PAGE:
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After undergoing a tumultuous period that resulted in the country entering recession in 2009— for the first time in 16 years, quarter one in 2014 saw Spain finally claw its way out of recession, posting a real GDP growth rate of 0.6%. Thanks to a reviving employment market which has helped raise incomes and spike an appetite for consumption, all tier one and tier two Spanish cities analysed by Euromonitor International, including the two largest, Madrid and Barcelona, managed to post above-Eurozone average real GDP growth rates in 2014 and 2015. Yet forecasts by Euromonitor suggest that economic growth is set to slow down over 2016-2020, largely due to political uncertainty regarding the Brexit vote, as well as the expected underperformance of Eurozone and emerging market economies.
Source: Euromonitor International
The reinvigorated employment market has played a key role in propelling the growth of key Spanish cities. In Barcelona for instance, the unemployment rate amongst the economically active population fell to 19.5% in 2015, down from 23% in 2013, though this was still over three times greater compared to the pre-crisis level of 6.2% in 2007. Despite construction and manufacturing still reeling, other sectors such as business services and public services helped advance the city’s labour market, adding respectively 13,000 and 11,000 jobs between 2014 and 2015. In Madrid— the country’s economic, financial and commercial centre, a similar story emerges, with business services, commerce and manufacturing being the prime contributors to the city’s overall employment market. What is more, Spain’s capital city recorded one of the best rates of growth in labour productivity over 2010-2015 (a measure of economic efficiency) with GVA per employee in constant value terms advancing up by 8.6%— among the best in Western Europe.
The encouraging performance of the labour market has provided city inhabitants with rising disposable incomes, which, in turn, has rejuvenated the consumer expenditure market in cities across the country. In Madrid for example, between 2014 and 2015, disposable incomes rose by 1.6% in real terms compared to just a 0.8% rise across the Eurozone. Consumption across the vast majority of Spanish cities has mainly been directed towards education, communications and housing, though other categories such as clothing and footwear and household goods and services have been slower to pick-up.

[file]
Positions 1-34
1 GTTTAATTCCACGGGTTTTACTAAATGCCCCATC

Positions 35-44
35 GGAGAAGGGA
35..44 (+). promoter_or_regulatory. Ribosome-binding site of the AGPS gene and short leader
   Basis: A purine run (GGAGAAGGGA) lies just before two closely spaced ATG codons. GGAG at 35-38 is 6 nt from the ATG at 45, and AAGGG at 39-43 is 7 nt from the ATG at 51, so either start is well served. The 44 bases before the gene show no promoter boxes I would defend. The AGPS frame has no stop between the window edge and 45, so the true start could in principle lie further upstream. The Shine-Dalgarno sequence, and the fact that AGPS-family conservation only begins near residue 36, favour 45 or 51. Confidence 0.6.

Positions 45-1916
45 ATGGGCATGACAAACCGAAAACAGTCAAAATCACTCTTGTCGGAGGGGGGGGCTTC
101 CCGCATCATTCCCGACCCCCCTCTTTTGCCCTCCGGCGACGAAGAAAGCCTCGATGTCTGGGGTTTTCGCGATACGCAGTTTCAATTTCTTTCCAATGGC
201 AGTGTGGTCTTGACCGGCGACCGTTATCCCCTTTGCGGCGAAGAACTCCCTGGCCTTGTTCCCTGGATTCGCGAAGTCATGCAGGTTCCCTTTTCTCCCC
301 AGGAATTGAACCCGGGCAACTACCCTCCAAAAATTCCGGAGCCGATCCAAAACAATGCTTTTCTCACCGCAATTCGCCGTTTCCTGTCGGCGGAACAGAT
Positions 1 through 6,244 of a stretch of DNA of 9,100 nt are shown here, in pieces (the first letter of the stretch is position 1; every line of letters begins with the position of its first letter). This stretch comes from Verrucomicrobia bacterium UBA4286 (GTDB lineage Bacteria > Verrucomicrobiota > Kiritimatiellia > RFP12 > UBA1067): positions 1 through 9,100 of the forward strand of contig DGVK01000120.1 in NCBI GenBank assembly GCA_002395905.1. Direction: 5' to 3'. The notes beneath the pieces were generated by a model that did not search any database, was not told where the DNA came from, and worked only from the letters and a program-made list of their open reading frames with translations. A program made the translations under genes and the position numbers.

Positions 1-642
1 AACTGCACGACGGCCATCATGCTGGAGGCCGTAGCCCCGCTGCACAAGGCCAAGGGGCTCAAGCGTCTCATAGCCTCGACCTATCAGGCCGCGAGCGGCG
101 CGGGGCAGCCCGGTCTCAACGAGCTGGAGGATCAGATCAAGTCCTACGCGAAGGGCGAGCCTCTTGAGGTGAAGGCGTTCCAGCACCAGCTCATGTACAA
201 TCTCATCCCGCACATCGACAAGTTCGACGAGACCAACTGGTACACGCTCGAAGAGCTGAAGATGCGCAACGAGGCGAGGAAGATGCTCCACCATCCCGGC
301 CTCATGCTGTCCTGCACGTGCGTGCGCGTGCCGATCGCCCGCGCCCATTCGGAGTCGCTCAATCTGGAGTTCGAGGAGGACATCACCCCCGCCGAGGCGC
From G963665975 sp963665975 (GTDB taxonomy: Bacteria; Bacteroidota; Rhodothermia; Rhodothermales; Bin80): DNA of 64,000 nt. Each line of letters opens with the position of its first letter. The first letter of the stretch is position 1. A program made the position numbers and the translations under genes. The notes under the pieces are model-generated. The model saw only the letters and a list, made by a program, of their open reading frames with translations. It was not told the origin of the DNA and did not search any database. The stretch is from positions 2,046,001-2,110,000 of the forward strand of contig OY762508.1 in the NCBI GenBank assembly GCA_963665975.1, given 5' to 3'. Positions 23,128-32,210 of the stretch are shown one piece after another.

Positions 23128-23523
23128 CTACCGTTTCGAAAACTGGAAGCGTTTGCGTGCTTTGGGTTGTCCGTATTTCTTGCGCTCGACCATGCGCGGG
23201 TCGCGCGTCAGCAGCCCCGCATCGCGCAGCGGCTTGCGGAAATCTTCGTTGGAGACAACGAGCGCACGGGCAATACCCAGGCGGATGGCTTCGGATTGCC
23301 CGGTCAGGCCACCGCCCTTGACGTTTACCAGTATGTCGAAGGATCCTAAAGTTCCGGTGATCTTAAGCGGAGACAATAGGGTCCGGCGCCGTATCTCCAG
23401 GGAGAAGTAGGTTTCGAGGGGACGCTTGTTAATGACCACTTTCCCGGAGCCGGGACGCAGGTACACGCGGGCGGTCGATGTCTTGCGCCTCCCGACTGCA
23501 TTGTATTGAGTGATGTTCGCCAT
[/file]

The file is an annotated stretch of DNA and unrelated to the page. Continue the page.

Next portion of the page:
The real estate segment, which for seven consecutive years saw declines in the country, finally broke the deadlock and recorded marginal growth in 2015. Property prices have risen in key cities of the country thanks to rising domestic and overseas demand, relaxed mortgage lending conditions and lower borrowing costs. According to the real estate consultants CBRE, since 2014, prime rents in the office market have followed an upward trend both in Barcelona and Madrid whilst vacancies have fallen. For example in Barcelona, CBRE is predicting a 10% rise in property prices over the year in 2016, however considering the Brexit vote, investment patterns are likely to change given the lower value of sterling.
Source: Euromonitor International
Unfortunately, in light of greater uncertainty, the economic inroads made by Spanish cities in the aftermath of the recession will likely be cut short. Brexit has thrown a spanner in the works with sterling’s value in mid-November 2016 still around 11% below levels prior to the referendum vote. The devalued sterling will likely suppress tourism from the UK— adversely impacting hospitality services such as hotels, restaurants and catering, especially in popular tourist hotspots, namely Barcelona, Las Palmas de Gran Canaria and Palma de Mallorca. An expected slowdown in the real estate market is also predicted amid sterling’s devaluation, whilst a tightening of the national budget to meet the fiscal reduction deficit target of 1.5% in 2017, weak Eurozone and emerging market growth will further inhibit economic performance across Spanish cities in the near future.